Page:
THIS Sunday, June 25, is global Beatles day.
And what better way to honour the Fab Four than by delving into their catalogue and pulling out their 10 best songs.
Which, is to say, your humble correspondent has compiled a list of his 10 favourite songs.
So, without further ado, here they are:
10. Day Tripper (1965)
Seven years before Smoke on the Water, The Beatles put forth their entry for the greatest rock guitar riff of all time with Day Tripper. It was John Lennon’s baby, and was released as a double-A side with We Can Work it Out. As a teenage heavy metal nut, it took me a while to get to The Beatles, but this one really cooks. And I found out.
9. Michelle (1965)
Paul McCartney said the basic chord structure of this song was one of the first pieces of music he ever wrote, and he used to play the progression under some rudimentary French phrases at parties. He only added words after prodding from John Lennon. The second chord in the verse, a Bb minor seventh, was shown to him by a local jazz player named Jim Gretty – and the whole song is more harmonically adventurous than most songs in the Beatles canon. Suffice to say, the diminished chords really, uh, augmented this number.
8. I Wanna Hold Your Hand (1963)
Two minutes, 25 seconds of pure, innocent pop. The first Beatles song to use four-track recording technology, the band made the most of the new-found freedom – overdubbing handclaps, and doubling lead vocal tracks gave it a sheen not apparent on their other hits to that time, and offered an aural glimpse of the kind of studio experimentation they’d be immersed in throughout the rest of the decade.
7. Something (1969)
Pattie Boyd – take a bow. Has any woman inspired more quality music than her? Recorded in high fidelity prior to any infidelity, Something was written by George Harrison during the sessions for The White Album, given to Joe Cocker, and eventually released before Cocker’s version, on Abbey Road. John Lennon thought it was the best song on there.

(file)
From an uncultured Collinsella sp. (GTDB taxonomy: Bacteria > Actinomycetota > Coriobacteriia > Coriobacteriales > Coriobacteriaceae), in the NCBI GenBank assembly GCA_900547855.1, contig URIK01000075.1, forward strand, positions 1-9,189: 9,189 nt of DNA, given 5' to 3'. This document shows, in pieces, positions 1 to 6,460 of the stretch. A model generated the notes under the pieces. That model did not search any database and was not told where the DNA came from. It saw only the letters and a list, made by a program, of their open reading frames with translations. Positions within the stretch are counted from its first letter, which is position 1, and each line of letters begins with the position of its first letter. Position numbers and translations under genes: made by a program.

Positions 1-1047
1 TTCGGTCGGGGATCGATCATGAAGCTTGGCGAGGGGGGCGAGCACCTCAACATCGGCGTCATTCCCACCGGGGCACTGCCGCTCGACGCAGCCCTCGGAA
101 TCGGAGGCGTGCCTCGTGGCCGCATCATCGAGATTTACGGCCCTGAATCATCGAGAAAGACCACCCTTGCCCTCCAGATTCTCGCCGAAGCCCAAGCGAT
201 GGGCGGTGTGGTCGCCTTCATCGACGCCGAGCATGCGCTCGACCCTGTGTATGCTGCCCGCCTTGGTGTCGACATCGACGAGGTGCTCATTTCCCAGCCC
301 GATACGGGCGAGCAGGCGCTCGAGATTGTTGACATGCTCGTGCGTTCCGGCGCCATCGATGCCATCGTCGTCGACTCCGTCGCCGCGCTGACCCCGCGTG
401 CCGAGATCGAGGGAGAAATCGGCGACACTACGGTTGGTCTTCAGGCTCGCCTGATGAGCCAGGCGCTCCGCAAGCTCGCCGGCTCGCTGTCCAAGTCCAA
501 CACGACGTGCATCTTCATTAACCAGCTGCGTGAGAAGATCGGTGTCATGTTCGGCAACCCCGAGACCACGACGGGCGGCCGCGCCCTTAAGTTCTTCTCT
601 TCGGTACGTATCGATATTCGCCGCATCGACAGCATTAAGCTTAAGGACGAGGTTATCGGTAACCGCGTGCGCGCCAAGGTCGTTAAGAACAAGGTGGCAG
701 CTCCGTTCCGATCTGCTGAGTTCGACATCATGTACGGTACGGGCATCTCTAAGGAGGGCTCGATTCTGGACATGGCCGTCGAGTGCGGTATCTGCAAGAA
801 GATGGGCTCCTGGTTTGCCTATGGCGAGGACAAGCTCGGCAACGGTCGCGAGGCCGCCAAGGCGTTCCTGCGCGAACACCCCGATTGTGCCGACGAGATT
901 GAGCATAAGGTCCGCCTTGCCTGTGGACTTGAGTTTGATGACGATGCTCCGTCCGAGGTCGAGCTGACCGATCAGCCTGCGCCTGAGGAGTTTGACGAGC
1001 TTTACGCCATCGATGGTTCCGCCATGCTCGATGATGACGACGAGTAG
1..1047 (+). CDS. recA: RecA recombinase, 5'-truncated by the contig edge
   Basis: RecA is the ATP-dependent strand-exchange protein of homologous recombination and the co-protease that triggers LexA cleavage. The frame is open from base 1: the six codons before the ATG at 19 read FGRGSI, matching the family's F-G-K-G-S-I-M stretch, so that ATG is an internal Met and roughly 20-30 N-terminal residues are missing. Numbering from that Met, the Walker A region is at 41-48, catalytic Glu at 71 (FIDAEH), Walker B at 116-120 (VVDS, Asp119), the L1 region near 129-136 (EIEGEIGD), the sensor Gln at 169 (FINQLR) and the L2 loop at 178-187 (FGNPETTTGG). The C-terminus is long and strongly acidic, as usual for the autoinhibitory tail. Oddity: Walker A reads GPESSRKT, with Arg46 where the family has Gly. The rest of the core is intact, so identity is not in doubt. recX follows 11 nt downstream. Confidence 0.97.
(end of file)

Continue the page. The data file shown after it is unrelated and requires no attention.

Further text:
6. Let it Be (1969)
Inspired by a dream Paul McCartney had about his late mother (Mary), Let it Be was released first as a single and then remixed by Phil Spector for the Let it Be album, The Beatles’ final studio release. That’s the version in the playlist below, and it’s my preferred take – probably because George Harrison’s guitar solo is less ‘effected’ than the single release, lending it more urgency. There’s also the delay added to Ringo’s hi-hat in the early stages, and a general ‘Spectoring’ of things. Has Paul McCartney’s voice ever sounded better?
5. Come Together (1969)
The funkiest thing The Beatles ever did. Come Together was a piece of bluesy, sexy, nonsensical groove – the sort of thing that gave Beatles obsessives cause to argue about the lyrics. Well, not me Jack … I’d rather just shut up and listen and let the glorious production and dumb rhymes wash over me like graffiti viewed from a comfortable train.
4. While My Guitar Gently Weeps (1968)
Another Harrison number, the guitars in this one more scream and wail, rather than weep. With Eric Clapton’s tortured bends a highlight, While My Guitar Gently Weeps grabs you from the moment that single, pulsing piano note (and the wonderfully chugging, distorted bass) sounds – and it doesn’t let go for nearly five minutes.
3. Yesterday (1965)
A Paul McCartney solo song before Paul McCartney went solo. It’s a simply beautiful ballad, and the strings – a quartet used at the suggestion of George Martin – marked a bold shift that has been seen countless times since.
2. A Day in the Life (1967)
The only track from Sgt Pepper’s Lonely Hearts Club band to get a guernsey, A Day in the Life is probably the most ambitious thing the band ever committed to tape. Tempo changes, an orchestra, an alarm clock, 4000 holes in Blackburn, Lancashire – it’s five-and-a-half minutes of sheer, listenable lunacy. The final chord, with sustain Spinal Tap’s Nigel Tufnell would kill for, took three men – roadie Mal Evans, John Lennon and Ringo Starr – to play.
1. Drive My Car (1965)
So… you weren’t expecting this one – but it leads off Rubber Soul, my favourite Beatles record, and therefore never fails to put a smile on my face. Clocking in at a tick under two-and-a-half minutes, it’s a thinly veiled invitation that hinges on a B minor chord and a little piano riff during the chorus. “Baby you can drive my car” – as far as automotive double entendres go, it’s not as graphic as, say, Grace Jones’ “Pull Up to the Bumper” but these were different times. And like every great short story it has a great twist – she never even had a car! Beep-beep, beep-beep yeah…